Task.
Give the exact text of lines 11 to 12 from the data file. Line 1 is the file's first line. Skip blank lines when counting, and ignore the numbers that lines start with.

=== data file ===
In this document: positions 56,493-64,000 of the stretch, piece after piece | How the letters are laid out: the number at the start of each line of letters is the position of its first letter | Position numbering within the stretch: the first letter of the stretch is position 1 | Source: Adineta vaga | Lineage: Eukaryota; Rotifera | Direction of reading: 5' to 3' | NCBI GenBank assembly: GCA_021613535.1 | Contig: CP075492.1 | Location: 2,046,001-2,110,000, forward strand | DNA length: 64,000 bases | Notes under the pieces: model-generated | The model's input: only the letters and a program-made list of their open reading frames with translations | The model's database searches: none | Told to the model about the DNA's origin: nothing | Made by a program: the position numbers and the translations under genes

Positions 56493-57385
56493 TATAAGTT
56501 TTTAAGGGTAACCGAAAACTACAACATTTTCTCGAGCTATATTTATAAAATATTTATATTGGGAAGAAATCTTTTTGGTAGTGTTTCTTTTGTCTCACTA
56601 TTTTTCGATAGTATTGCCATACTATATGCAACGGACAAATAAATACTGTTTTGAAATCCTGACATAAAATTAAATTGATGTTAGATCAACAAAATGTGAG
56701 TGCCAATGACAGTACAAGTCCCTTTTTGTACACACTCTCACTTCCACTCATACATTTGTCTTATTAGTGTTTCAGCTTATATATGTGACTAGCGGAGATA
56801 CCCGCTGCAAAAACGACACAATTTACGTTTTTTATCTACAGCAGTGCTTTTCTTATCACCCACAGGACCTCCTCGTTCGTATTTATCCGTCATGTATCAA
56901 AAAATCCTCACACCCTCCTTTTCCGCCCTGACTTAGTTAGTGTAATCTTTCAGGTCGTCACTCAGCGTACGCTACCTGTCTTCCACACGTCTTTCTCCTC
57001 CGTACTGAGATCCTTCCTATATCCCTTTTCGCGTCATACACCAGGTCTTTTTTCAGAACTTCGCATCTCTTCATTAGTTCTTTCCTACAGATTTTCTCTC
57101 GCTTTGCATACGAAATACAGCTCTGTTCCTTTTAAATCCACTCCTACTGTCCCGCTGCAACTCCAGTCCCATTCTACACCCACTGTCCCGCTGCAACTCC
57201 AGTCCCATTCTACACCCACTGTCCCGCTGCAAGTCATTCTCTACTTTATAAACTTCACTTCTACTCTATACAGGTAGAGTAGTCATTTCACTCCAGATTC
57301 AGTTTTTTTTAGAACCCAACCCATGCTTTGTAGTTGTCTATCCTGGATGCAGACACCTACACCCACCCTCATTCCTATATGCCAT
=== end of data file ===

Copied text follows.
57201 AGTCCCATTCTACACCCACTGTCCCGCTGCAAGTCATTCTCTACTTTATAAACTTCACTTCTACTCTATACAGGTAGAGTAGTCATTTCACTCCAGATTC
57301 AGTTTTTTTTAGAACCCAACCCATGCTTTGTAGTTGTCTATCCTGGATGCAGACACCTACACCCACCCTCATTCCTATATGCCAT